The story takes place years after the first alien invasion, with the 14th Platoon from the first game sacrificing themselves to transmit important data on Project Shockwave, an offensive plan that could take out the alien invaders for good. Stepping into the shoes of Simon Lynx, you take the fight to the tin cans across locales in New York and Rio de Janeiro.
Although the story is hardly unique or relevant, it does create some surprisingly tense moments later in the campaign when the stakes are raised. The campaign as a whole only takes about five hours to roll through, but even on normal difficulty some stages can be frustrating, tedious and hard. Anomaly 2 has a tendency to introduce a new enemy type by showing you a simple fight that showcases its abilities and weaknesses before simply drowning you in them, ready or not. For example, an enemy type called the Predator introduced late in the game absolutely litters the first level you find them in. The tactical map resembled a blue dot under a sea of red enemies.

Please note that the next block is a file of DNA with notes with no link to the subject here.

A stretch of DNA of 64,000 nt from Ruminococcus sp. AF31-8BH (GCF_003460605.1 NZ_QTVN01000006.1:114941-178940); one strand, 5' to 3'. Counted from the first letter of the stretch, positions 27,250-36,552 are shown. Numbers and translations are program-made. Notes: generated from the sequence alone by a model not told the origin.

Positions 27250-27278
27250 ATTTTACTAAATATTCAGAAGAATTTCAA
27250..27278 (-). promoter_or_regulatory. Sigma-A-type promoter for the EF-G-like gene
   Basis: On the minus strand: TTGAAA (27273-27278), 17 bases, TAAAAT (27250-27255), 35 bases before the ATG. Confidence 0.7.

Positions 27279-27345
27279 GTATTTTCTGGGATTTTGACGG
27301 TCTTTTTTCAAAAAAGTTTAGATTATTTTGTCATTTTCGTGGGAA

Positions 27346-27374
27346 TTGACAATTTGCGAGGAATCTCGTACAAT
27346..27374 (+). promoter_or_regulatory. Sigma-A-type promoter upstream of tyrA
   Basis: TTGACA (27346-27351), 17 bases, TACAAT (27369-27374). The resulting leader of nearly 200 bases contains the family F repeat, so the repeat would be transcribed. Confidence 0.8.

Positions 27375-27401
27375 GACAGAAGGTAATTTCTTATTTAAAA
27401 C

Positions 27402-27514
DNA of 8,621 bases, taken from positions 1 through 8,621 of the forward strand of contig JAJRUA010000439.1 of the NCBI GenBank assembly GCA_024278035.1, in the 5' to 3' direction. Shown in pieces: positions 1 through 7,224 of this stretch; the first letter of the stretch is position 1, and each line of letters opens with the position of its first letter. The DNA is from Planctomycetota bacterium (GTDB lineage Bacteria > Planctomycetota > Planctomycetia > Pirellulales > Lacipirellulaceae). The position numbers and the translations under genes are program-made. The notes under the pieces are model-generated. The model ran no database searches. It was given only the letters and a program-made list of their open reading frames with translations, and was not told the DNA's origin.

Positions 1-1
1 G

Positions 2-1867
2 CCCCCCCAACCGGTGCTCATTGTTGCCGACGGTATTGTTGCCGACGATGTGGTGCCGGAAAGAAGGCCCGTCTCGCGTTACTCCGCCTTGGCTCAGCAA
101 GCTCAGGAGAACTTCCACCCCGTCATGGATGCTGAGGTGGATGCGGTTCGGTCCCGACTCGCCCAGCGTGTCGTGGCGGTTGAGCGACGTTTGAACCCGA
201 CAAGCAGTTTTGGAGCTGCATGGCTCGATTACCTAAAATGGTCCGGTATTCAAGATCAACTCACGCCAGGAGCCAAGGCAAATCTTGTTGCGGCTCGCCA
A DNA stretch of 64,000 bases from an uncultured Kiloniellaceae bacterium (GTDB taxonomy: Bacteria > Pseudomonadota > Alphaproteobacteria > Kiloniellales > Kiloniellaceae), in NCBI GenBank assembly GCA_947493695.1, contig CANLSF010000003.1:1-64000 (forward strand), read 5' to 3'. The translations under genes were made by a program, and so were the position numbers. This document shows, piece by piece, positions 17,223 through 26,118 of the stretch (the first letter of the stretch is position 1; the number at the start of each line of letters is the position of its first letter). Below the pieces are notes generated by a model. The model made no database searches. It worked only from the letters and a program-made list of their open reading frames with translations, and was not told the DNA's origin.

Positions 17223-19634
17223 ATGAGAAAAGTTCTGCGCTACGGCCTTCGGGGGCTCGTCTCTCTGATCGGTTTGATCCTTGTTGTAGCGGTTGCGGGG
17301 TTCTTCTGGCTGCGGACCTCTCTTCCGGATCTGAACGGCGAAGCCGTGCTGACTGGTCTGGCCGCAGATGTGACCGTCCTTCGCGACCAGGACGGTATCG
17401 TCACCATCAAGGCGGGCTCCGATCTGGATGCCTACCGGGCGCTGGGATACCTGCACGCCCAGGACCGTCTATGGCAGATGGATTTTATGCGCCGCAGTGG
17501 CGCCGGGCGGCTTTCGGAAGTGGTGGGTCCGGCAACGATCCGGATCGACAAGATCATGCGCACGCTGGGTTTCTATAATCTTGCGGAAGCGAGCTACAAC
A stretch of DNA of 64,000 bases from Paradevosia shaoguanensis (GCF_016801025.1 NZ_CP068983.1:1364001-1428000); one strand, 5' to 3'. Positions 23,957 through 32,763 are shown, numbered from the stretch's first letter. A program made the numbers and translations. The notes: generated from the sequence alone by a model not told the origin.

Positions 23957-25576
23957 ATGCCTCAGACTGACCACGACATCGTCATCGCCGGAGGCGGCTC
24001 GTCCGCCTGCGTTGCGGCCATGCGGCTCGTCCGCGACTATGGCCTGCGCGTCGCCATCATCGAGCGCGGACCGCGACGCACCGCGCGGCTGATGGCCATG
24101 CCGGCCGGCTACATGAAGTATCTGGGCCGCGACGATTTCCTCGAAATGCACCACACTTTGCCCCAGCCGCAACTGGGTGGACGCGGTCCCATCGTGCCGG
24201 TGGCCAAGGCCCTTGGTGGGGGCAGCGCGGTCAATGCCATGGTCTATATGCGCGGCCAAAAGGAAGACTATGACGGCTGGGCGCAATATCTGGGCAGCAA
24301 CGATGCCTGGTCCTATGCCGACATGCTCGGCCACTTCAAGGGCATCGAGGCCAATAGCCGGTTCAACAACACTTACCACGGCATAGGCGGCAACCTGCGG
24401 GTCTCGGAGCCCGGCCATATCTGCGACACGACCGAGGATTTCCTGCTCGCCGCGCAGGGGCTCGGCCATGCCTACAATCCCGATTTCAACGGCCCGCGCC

Some levels absolutely clobber you with tough enemies, and although you earn currency to buy new units and upgrade existing armor by destroying them, sometimes it’s not enough to push through, leading to a reset of the level and a controller smashed to bits. Being able to add and replace units on the go is definitely helpful, but not being able to buy any power-ups and depending on enemies dropping them leads to frustration. You might be toting around a dozen distraction fields and continue to pick them up without ever seeing a health pick-up or an EMP. The late addition of the AIM power-up is a bit of a letdown, too, especially since it’s saved for a point well past the halfway mark of the game.
However, the difficulty caused by these decisions works in the game’s favor as it truly feels like you’re encountering the enemy for the first time (again) and you’re ill-prepared to do so. Similar to XCOM: Enemy Unknown, you’re expected to adapt to changing circumstances on the go with little to no hand-holding.